4. Carpal Tunnel Syndrome

    Science.gov (United States)

    ... a passing cramp? It could be carpal tunnel syndrome. The carpal tunnel is a narrow passageway of ... three times more likely to have carpal tunnel syndrome than men. Early diagnosis and treatment are important ...

  5. PUREX Storage Tunnels dangerous waste permit application

    International Nuclear Information System (INIS)

    1991-12-01

    The PUREX Storage Tunnels are a mixed waste storage unit consisting of two underground railroad tunnels: Tunnel Number 1 designated 218-E-14 and Tunnel Number 2 designated 218-E-15. The two tunnels are connected by rail to the PUREX Plant and combine to provide storage space for 48 railroad cars (railcars). The PUREX Storage Tunnels provide a long-term storage location for equipment removed from the PUREX Plant. Transfers into the PUREX Storage Tunnels are made on an as-needed basis. Radioactively contaminated equipment is loaded on railcars and remotely transferred by rail into the PUREX Storage Tunnels. Railcars act as both a transport means and a storage platform for equipment placed into the tunnels. This report consists of part A and part B. Part A reports on amounts and locations of the mixed water. Part B permit application consists of the following: Facility Description and General Provisions; Waste Characteristics; Process Information; Groundwater Monitoring; Procedures to Prevent Hazards; Contingency Plan; Personnel Training; Exposure Information Report

  6. A Global Survey and Interactive Map Suite of Deep Underground Facilities; Examples of Geotechnical and Engineering Capabilities, Achievements, Challenges: (Mines, Shafts, Tunnels, Boreholes, Sites and Underground Facilities for Nuclear Waste and Physics R&D)

    Science.gov (United States)

    Tynan, M. C.; Russell, G. P.; Perry, F.; Kelley, R.; Champenois, S. T.

    2017-12-01

    This global survey presents a synthesis of some notable geotechnical and engineering information reflected in four interactive layer maps for selected: 1) deep mines and shafts; 2) existing, considered or planned radioactive waste management deep underground studies, sites, or disposal facilities; 3) deep large diameter boreholes, and 4) physics underground laboratories and facilities from around the world. These data are intended to facilitate user access to basic information and references regarding deep underground "facilities", history, activities, and plans. In general, the interactive maps and database [http://gis.inl.gov/globalsites/] provide each facility's approximate site location, geology, and engineered features (e.g.: access, geometry, depth, diameter, year of operations, groundwater, lithology, host unit name and age, basin; operator, management organization, geographic data, nearby cultural features, other). Although the survey is not all encompassing, it is a comprehensive review of many of the significant existing and historical underground facilities discussed in the literature addressing radioactive waste management and deep mined geologic disposal safety systems. The global survey is intended to support and to inform: 1) interested parties and decision makers; 2) radioactive waste disposal and siting option evaluations, and 3) safety case development as a communication tool applicable to any mined geologic disposal facility as a demonstration of historical and current engineering and geotechnical capabilities available for use in deep underground facility siting, planning, construction, operations and monitoring.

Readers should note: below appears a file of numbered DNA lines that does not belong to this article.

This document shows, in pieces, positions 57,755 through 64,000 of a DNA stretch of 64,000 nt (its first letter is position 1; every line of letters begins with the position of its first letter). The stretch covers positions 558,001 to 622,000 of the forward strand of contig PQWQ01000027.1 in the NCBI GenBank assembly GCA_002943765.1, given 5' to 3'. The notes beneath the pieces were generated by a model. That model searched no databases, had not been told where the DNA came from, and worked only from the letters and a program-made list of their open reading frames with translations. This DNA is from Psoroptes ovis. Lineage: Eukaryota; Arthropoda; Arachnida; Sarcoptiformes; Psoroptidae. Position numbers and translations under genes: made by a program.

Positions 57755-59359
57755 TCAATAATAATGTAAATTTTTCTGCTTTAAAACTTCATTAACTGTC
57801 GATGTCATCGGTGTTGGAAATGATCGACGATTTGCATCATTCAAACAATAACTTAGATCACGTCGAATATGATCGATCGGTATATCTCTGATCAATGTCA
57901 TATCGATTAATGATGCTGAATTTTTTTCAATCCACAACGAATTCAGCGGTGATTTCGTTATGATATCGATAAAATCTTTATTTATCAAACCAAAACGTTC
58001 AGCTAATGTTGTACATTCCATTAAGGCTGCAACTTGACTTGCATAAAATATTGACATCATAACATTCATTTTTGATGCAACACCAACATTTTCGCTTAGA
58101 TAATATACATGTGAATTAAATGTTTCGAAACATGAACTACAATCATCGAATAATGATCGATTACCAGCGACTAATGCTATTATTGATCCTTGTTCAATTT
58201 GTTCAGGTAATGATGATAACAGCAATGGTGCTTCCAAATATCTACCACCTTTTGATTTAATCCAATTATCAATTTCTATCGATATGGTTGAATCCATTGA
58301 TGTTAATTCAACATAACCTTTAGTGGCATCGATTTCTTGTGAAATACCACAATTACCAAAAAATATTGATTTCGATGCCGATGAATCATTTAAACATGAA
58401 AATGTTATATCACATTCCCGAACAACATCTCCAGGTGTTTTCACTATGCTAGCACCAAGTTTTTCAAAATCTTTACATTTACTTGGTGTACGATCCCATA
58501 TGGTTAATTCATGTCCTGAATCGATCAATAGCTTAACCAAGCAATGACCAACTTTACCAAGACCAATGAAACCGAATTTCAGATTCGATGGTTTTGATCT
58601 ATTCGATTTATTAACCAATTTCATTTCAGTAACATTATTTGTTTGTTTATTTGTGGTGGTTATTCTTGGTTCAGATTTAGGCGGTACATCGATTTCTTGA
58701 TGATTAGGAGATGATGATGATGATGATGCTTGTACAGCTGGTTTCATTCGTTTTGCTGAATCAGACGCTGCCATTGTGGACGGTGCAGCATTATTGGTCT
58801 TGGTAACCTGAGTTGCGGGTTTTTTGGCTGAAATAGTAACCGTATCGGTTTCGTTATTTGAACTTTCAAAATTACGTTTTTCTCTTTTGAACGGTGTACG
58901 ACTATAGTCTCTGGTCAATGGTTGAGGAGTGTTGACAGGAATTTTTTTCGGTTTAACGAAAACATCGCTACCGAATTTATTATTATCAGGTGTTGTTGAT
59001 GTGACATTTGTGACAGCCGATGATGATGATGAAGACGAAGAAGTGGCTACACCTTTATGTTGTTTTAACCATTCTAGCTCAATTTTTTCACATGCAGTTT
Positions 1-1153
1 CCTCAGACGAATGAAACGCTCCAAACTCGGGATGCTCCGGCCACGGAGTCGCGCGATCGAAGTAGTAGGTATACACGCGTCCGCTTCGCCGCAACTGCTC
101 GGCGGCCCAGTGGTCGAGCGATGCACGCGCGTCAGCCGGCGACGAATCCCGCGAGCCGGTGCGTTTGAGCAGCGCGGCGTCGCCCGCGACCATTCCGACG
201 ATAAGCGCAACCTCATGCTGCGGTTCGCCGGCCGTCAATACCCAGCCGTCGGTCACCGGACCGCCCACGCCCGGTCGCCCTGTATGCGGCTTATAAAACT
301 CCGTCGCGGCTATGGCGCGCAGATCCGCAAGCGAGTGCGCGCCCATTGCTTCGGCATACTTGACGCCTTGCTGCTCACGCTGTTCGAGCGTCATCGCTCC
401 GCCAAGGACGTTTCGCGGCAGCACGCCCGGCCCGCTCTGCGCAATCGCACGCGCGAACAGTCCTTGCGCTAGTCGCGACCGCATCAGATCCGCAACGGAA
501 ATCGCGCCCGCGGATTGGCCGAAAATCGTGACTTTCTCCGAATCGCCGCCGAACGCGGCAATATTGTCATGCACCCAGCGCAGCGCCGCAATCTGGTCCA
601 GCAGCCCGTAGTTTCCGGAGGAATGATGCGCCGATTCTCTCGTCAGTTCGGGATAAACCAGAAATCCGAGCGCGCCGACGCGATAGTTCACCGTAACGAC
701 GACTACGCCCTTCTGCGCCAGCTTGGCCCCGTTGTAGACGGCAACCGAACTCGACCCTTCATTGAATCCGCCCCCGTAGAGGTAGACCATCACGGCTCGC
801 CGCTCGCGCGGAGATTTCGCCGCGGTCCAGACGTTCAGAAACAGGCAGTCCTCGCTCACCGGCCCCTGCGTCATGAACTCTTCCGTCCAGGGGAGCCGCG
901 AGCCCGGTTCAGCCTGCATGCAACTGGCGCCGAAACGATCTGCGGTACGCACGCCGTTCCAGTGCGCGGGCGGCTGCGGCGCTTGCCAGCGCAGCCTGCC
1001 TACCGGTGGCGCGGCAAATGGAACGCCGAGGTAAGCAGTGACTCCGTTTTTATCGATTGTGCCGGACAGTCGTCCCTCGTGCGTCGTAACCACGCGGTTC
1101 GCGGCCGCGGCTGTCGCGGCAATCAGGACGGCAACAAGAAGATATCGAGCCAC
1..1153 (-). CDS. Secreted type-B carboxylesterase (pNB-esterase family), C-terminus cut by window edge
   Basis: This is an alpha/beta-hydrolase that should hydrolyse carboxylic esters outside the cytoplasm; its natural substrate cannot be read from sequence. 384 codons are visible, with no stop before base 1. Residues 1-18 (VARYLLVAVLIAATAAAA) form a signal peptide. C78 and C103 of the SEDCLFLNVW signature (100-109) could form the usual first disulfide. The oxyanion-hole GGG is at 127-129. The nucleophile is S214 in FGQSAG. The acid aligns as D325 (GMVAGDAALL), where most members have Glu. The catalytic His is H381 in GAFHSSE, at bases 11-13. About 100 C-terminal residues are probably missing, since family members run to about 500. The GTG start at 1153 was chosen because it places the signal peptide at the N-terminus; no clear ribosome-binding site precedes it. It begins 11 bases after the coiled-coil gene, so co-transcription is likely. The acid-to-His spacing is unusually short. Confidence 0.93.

7. Tunneling technologies for the collider ring tunnels

    International Nuclear Information System (INIS)

    Frobenius, P.

    1989-01-01

    The Texas site chosen for the Superconducting Super Collider has been studied, and it has been determined that proven, conventional technology and accepted engineering practice are suitable for constructing the collider tunnels. The Texas National Research Laboratory Commission report recommended that two types of tunneling machines be used for construction of the tunnels: a conventional hard rock tunnel boring machine (TBM) for the Austin chalk and a double shielded, rotary TBM for the Taylor marl. Since the tunneling machines usually set the pace for the project, efficient planning, operation, and coordination of the tunneling system components will be critical to the schedule and cost of the project. During design, tunneling rate prediction should be refined by focusing on the development of an effective tunneling system and evaluating its capacity to meet or exceed the required schedules. 8 refs., 13 figs

  8. Concept development for HLW disposal research tunnel

    International Nuclear Information System (INIS)

    Queon, S. K.; Kim, K. S.; Park, J. H.; Jeo, W. J.; Han, P. S.

    2003-01-01

    In order to dispose high-level radioactive waste in a geological formation, it is necessary to assess the safety of a disposal concept by excavating a research tunnel in the same geological formation as the host rock mass. The design concept of a research tunnel depends on the actual disposal concept, repository geometry, experiments to be carried at the tunnel, and geological conditions. In this study, analysis of the characteristics of the disposal research tunnel, which is planned to be constructed at KAERI site, calculation of the influence of basting impact on neighbor facilities, and computer simuation for mechanical stability analysis using a three-dimensional code, FLAC3D, had been carried out to develop the design concept of the research tunnel